By Florence Williams, Guest Writer
By all accounts, the weather for most of this winter has been unusually lousy all up and down the East Coast. As the Washington Post’s weather team explains it, an amplified jet stream pattern has created a “sliding board of significant cold air deliveries,” not to mention broken chunks of the polar vortex barreling down from Hudson Bay. Translation: Brrr.
Photo by Mark Ellison
Yesterday morning was cold and gray in D.C., the temperature on my phone reading 28 degrees. On the streets and sidewalks, icy patches remained of the previous day’s sleet.
Still, I knew I should go for my regular walk along the C&O Canal. It’s mostly scenic, although to get there I have to cross a freeway. And in winter, with the leaves gone, that freeway sounds and looks closer to the canal once you’re on it. I knew my feet would be cold and the ground hard, potentially treacherous is spots. No doubt about it; walking in the dead of DC winter is kind of a drag.
I know what you’re expecting me to say, that once I was out there it wasn’t so bad and I had a rewarding experience communing with the ice crystals and the clouds and the bracing breeze. But I’m not going to say that, because the fact is I didn’t enjoy it very much. On these cold days (and we’ve had a lot of them – January and February so far have been among Washington’s very coldest), it takes me a full 20 minutes of vigorous walking to stop being stiff with shivers. Even after that point, I still grumble. Oh man, it sucks out here. Sometimes the wind bites into my collar and the balls of my feet go numb. I’d rather be holding a hot cup of tea and wearing sheepskin slippers in the breeze of my heat duct.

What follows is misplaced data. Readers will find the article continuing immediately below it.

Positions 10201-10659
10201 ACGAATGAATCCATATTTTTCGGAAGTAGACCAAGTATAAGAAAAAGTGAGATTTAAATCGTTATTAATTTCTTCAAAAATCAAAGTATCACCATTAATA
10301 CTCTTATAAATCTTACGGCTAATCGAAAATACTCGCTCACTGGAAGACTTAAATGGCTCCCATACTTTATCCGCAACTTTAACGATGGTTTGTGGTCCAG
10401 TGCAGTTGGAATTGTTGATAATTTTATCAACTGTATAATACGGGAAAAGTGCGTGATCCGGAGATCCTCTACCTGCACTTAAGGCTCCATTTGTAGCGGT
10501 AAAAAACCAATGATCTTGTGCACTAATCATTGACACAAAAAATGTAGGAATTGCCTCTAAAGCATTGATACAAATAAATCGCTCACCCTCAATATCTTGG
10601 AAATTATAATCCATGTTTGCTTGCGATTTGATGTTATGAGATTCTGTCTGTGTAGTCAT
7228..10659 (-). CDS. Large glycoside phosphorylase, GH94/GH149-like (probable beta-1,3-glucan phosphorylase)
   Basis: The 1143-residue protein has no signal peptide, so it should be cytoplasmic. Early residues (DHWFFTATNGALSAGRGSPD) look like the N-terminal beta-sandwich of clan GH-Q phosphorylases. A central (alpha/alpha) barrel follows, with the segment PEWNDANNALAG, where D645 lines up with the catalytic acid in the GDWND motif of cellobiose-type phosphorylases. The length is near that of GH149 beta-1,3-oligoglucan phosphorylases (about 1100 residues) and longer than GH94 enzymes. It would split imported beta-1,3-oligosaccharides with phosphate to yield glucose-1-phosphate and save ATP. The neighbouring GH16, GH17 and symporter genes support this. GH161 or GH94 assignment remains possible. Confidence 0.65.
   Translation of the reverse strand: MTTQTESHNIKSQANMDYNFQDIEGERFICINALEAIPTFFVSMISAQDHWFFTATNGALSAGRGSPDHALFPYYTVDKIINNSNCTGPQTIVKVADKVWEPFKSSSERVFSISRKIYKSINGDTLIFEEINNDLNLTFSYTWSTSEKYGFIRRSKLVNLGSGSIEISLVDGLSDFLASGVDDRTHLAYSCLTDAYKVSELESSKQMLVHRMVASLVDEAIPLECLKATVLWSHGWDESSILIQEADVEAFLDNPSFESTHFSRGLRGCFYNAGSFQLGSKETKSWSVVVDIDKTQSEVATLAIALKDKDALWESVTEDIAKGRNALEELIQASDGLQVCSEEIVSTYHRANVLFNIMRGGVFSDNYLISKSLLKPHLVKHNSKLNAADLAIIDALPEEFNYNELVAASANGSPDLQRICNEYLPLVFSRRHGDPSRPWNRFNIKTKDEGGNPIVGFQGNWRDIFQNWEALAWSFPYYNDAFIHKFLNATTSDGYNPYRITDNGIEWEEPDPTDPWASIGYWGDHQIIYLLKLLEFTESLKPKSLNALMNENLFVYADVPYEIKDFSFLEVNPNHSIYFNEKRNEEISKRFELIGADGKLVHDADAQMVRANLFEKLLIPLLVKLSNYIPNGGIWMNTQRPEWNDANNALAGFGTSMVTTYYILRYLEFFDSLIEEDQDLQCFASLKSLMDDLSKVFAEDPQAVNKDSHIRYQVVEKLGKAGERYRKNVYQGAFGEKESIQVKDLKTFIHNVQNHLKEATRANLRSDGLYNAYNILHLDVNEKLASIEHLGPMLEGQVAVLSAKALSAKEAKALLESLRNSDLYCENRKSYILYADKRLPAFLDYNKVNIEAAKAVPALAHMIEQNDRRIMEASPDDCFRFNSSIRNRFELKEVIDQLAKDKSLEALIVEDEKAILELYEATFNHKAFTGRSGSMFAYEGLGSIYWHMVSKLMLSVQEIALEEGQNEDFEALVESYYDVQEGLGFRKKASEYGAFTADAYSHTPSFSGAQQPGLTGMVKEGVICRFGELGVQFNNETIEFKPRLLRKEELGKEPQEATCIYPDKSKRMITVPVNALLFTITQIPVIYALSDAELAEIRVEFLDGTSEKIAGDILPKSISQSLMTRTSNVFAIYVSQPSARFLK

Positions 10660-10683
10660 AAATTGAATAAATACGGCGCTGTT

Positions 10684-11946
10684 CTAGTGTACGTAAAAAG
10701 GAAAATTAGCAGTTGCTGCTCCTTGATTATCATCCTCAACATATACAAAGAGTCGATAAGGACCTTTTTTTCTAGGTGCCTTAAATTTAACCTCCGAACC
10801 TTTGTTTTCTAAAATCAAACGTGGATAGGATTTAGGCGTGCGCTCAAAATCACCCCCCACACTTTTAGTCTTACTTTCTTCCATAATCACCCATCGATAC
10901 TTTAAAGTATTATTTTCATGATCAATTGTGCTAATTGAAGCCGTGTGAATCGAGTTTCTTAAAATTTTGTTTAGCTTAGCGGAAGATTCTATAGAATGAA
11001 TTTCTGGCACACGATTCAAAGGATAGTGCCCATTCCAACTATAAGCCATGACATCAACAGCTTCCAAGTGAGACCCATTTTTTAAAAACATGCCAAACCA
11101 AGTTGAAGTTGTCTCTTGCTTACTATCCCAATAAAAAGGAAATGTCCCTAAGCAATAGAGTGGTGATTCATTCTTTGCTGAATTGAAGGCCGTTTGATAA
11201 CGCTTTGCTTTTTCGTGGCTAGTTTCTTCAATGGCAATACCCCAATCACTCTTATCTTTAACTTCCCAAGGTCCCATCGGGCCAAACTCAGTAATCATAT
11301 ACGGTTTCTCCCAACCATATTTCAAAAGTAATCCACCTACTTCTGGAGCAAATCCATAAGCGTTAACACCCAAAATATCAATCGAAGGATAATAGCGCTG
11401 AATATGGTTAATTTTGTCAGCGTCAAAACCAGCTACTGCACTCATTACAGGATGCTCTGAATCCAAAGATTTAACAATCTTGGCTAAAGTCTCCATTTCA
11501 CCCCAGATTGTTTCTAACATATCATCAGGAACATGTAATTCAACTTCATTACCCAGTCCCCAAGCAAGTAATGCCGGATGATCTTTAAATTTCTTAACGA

Cross-country skiing is a great way to enjoy the solitude and beauty of nature in winter. Photo by Mark Ellison
So why do I go? We all need a little sunshine, but this dark winter I haven’t even had that justification. I go because of how I feel after. On these days, I like not the walking but the having walked. I like the satisfaction of conquering my couch potato instincts, but more than that I tend to have a good day. I can focus at work, my mood is even and I tend to sleep better.
Neuropsych research backs me up. Marc Berman, now at the University of South Carolina, found that even when his research subjects walked through an arboretum in a Michigan winter, they performed better on cognitive tests than they had before the walk and better than subjects who walked through an urban setting.
We might not always crave spinach either, but that doesn’t mean we should only reach for pie. Regular walks in nature are usually pleasant, but even when they’re not, they’re “good for us.” Of course saying something is good for you is a sure way to make it a chore. How to avoid that? Other experts suggest keeping it fun, maybe by walking with friends or keeping your mind engaged. For me, knowing I’ll sleep and work well is usually (but not always) motivation enough. For those other days, please pass the tea.
Florence Williams is a contributing editor at Outside Magazine and a freelance writer for New York Times, New York Times Magazine, Slate, Mother Jones, High Country News, O-Oprah, W., Bicycling and numerous other publications. Her first book, BREASTS: A Natural and Unnatural History (W.W. Norton 2012) received the Los Angeles Times Book Prize in science and technology and the 2013 Audie in general nonfiction. It was also named a notable book of 2012 by the New York Times.